No Debating GOP’s Absence From Event

The League of Women Voters debate is moderated by Judy Reynolds, left, and Marcia Merrins last year in Dunkirk City Hall.

State Assemblyman Andrew Goodell was losing his patience. While making a point at an October 2018 League of Women Voters debate, during a rebuttal session with then challenger Judith Einach, moderator Marcia Merrins interjected.

She asked the incumbent to stay on the topic about whether Chautauqua County was in a better position at that time than it was when he served as county executive in the 1990s. Goodell believed he was responding to Einach’s earlier statement. It led to one of the more bizarre moments of the evening.

“We’re off the question now,” Merrins said, which led to a disagreement. Goodell attempted to make the case he was responding to his challenger’s point of more potential funding that could come to the county from a Democrat. Merrins would not have it.

“With all due respect, I don’t need to debate the moderator.” Goodell said.

It was a light moment that brought laughter for many in the audience of the Dunkirk Senior Center. Goodell, however, was frustrated. He sensed a bit of unbalance.

This year, Goodell sent a more brusque message. He declined a Chautauqua County League of Women Voters debate.

In this unprecedented pandemic, he was not alone. Others followed.

U.S. Rep. Tom Reed of the state’s District 23 has only debated once in Chautauqua County through the League in 2016. He’s not doing so again this year.

Interim County Executive PJ Wendel also turned down the opportunity as well. According to Merrins, he had agreed to the event in August if it was in person. She said he declined due to the event being held virtually on Wednesday.

Wendel, in a brief discussion Thursday, confirmed he would rather do the debate in person, not over a Zoom format.

Those declinations, no matter what the reason, come from one party. The Republicans. It also adds to the uphill battle that challengers have faced when taking on those who hold office. Due to COVID-19, there have not been political gatherings or candidates going door-to-door as they have in past campaigns.

Merrins, who has a long history with the state, national and local non-partisan League of Women Voters would not speak for the party. She did, however, address why she believes those in office will not always debate. “Incumbents are never eager to debate,” she said. “This gives the others running for office … some face time.”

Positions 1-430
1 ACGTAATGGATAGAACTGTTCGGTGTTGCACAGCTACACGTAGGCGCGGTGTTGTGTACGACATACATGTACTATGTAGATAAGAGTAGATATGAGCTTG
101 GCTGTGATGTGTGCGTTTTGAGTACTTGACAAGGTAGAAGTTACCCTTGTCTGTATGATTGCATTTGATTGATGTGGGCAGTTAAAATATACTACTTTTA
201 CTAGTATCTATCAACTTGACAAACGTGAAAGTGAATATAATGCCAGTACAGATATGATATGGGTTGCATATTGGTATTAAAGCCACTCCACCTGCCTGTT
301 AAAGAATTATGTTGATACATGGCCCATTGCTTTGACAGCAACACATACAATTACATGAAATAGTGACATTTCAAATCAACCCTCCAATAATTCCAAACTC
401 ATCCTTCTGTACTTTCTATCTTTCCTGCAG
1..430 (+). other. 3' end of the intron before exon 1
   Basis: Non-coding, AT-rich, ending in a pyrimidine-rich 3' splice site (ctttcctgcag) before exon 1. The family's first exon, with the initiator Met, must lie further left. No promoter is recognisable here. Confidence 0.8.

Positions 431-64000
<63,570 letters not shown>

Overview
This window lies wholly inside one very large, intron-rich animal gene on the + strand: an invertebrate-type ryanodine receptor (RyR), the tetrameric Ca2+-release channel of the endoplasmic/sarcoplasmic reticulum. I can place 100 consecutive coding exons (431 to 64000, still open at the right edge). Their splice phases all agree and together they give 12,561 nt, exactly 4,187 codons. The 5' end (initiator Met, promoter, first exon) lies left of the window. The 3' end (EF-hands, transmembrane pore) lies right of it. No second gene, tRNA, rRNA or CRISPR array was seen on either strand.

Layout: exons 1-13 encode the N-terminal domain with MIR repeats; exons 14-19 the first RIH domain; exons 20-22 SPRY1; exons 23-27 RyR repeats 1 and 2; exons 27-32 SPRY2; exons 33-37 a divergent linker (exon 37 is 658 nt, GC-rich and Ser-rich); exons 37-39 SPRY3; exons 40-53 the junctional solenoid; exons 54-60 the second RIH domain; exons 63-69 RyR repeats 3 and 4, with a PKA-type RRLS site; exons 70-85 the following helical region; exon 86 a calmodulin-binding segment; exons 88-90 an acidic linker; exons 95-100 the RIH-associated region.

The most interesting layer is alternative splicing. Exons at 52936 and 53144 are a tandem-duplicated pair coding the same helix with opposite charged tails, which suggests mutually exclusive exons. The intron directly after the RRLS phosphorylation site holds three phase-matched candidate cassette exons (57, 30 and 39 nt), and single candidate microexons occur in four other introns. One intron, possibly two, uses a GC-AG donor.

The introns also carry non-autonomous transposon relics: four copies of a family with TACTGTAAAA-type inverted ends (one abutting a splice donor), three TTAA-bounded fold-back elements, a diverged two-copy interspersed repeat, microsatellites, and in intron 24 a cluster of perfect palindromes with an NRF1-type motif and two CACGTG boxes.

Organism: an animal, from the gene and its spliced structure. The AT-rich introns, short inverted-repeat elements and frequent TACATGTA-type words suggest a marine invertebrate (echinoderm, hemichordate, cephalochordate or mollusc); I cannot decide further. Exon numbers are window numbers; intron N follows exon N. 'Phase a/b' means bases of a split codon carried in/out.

Goodell, who is being challenged by Democrat Christina Cardinale, said he turned down the League’s request after agreeing to debates with the Jamestown and Dunkirk radio stations as well as The Post-Journal and the OBSERVER. “I’m working with all the county media,” he said.

Reed won’t be debating locally for the Congressional seat, but two others on the ballot be at the Wednesday event, including Democrat Tracy Mitrano and Libertarian candidate Andrew M. Kolstee. Mitrano, running against Reed for a second time, sent out a press release last week critical of the Corning Republican for only debating Oct. 27 on an Elmira television station. Her news release stated she “offered to debate Reed in late July, asking for multiple face-offs to be held earlier than late October, after some people have started voting. Reed refused.”

Reed, for his part, went on the attack during a Sept. 23 conference call with the media. “This claim that we won’t do a debate … is just consistent with the fact you can’t trust what she says,” he said. “We never said we would not debate Tracy Mitrano.”

All three candidates are at least responding to the League. That’s not the case elsewhere.

According to the Times Union in Albany, state Sen. Daphne Jordan has remained mum on any debate for the 43rd district against her Democratic opponent.

“I started trying in August,” Charlotte Druschel, co-chair of the League’s Voter Services Committee, wrote to the Times Union in an email. “I emailed, left several messages on the campaign phone and also tried to message through the campaign Facebook page. She never responded.”

One Republican, however, will be on hand for the League session. Republican Jason Schmidt who is taking on incumbent county District Attorney Patrick Swanson said he has every intention of participating.

Schmidt and Swanson were at The Post-Journal for debate and discussion last week, which will be featured in our newspapers beginning this weekend. It was a spirited discussion with both candidates making strong points.

That race for district attorney has all indications of being closely contested. Debates do have the ability to change minds of voters.

John D’Agostino is the regional editor of the OBSERVER, The Post-Journal and the Times Observer in Warren, Pa. Send comments to jdagostino@observertoday.com or call 366-3000, ext. 253.


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